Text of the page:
Social Influences in Parental Decisions to Give Prescription Drugs to Healthy Children

Friday, 20 July 2018: 17:45
Oral Presentation
Sebastian SATTLER, University of Cologne, Germany, Institut de recherches cliniques de Montréal, Canada
Guido MEHLKOP, University of Erfurt, Germany
Vanessa BAHR, University of Erfurt, Germany
Jonathan WOERN, University of Cologne, Germany
Cornelia BETSCH, University of Erfurt, Germany
One third of Nature magazine’s readers would feel pressure to give their children prescription stimulant drugs (e.g., Methylphenidate) if classmates were taking such drugs to enhance their school performance (Maher 2008).

In the ethical and societal debate, opponents and advocates of such so-called “Cognitive Enhancement” (CE) discuss the benefits and challenges associated with this practice. Advocates argue that using CE can solve social problems, as poor schooling and bad teaching can threaten children’s mental health by exposing them to stress or restricting their intellectual and emotional potential. Opponents of CE stress the dangers of such medically supported solutions to social problems. Potential stigmatization, coercion processes, unknown medical effectiveness, and side effects might negatively impact children’s mental health, e.g. by exposing them and their vulnerable brains to the risk of addiction, depression, or anxiety.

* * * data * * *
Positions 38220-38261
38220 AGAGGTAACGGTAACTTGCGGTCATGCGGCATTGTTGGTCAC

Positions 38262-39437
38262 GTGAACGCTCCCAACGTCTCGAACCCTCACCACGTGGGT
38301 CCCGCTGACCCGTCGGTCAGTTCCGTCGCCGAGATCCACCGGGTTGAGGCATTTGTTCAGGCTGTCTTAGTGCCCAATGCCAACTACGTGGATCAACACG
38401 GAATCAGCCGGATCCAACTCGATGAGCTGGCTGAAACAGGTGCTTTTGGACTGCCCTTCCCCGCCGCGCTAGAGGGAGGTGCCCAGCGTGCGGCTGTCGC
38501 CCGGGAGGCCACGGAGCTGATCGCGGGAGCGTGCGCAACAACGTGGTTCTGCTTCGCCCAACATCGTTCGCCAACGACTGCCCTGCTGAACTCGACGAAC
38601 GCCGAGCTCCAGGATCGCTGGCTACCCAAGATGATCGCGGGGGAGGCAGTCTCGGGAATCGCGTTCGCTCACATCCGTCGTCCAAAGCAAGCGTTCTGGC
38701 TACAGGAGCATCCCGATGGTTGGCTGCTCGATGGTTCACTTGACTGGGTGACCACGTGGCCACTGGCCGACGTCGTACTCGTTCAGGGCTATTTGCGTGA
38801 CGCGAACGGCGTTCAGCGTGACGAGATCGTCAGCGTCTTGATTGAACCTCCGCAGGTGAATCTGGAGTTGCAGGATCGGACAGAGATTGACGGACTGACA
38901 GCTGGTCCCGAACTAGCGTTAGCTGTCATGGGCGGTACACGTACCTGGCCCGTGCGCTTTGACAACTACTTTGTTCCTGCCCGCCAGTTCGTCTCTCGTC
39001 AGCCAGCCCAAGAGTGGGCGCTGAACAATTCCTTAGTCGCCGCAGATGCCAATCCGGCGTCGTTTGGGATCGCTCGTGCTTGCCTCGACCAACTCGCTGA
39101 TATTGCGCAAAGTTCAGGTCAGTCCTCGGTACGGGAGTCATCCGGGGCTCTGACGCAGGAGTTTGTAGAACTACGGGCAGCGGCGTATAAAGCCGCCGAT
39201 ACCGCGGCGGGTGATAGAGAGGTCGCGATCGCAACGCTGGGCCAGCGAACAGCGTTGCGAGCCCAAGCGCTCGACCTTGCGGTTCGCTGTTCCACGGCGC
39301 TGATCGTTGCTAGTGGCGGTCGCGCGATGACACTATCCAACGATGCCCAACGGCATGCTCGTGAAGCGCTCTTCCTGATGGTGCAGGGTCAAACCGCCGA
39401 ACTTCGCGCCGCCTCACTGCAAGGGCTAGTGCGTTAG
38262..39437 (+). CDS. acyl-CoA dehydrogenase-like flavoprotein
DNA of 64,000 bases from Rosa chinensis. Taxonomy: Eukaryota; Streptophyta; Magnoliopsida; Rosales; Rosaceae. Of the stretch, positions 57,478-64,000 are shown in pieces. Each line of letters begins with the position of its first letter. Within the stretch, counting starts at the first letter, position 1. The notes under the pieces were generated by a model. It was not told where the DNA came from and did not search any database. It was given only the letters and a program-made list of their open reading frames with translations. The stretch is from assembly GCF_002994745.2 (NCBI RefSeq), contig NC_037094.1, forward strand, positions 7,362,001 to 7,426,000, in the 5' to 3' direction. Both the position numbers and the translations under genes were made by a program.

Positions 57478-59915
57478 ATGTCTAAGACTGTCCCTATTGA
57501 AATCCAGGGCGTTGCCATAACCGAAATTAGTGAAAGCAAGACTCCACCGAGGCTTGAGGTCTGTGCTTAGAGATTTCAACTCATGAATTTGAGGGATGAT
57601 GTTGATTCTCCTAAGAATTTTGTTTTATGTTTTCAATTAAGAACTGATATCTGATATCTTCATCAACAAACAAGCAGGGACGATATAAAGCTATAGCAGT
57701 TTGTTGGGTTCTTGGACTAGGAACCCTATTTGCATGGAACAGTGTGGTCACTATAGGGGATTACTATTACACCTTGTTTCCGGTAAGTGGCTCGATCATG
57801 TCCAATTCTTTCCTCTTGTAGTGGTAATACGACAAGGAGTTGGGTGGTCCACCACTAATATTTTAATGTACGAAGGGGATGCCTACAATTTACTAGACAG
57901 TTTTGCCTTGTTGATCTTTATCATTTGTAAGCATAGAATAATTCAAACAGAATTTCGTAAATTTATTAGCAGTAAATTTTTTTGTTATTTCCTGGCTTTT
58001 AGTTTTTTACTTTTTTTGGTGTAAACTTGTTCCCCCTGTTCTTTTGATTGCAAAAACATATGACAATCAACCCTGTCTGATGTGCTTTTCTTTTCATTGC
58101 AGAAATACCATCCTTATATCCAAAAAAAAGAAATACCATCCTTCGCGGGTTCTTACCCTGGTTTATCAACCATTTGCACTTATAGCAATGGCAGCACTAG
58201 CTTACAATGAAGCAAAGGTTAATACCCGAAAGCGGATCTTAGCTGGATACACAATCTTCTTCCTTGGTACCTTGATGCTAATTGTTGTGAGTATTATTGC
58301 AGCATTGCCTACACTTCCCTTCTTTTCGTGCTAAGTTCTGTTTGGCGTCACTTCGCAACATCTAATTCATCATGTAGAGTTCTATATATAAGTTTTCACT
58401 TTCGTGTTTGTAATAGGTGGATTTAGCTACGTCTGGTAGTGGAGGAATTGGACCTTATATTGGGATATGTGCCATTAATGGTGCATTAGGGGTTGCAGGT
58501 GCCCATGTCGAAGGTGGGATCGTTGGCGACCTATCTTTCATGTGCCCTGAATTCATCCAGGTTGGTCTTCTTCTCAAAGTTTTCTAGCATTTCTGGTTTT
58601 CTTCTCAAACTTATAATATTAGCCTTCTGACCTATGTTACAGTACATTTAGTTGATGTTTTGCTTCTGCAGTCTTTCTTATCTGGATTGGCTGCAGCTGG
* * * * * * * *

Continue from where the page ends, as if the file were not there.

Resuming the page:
Parents are important stakeholders in the decision to medicate their children. However, little is known about how parents make decisions for or against giving CE-drugs to their children and how their proximate and distal social environment influences their decisions. We currently conduct a series of experiments using vignettes that explore social influences. These experiments examine different mechanisms of social influence (e.g. social control, moral evaluations, and imitation) as well as moderating influences of the source of the information (peers or media). In our presentation, we will also discuss the social implications of our results.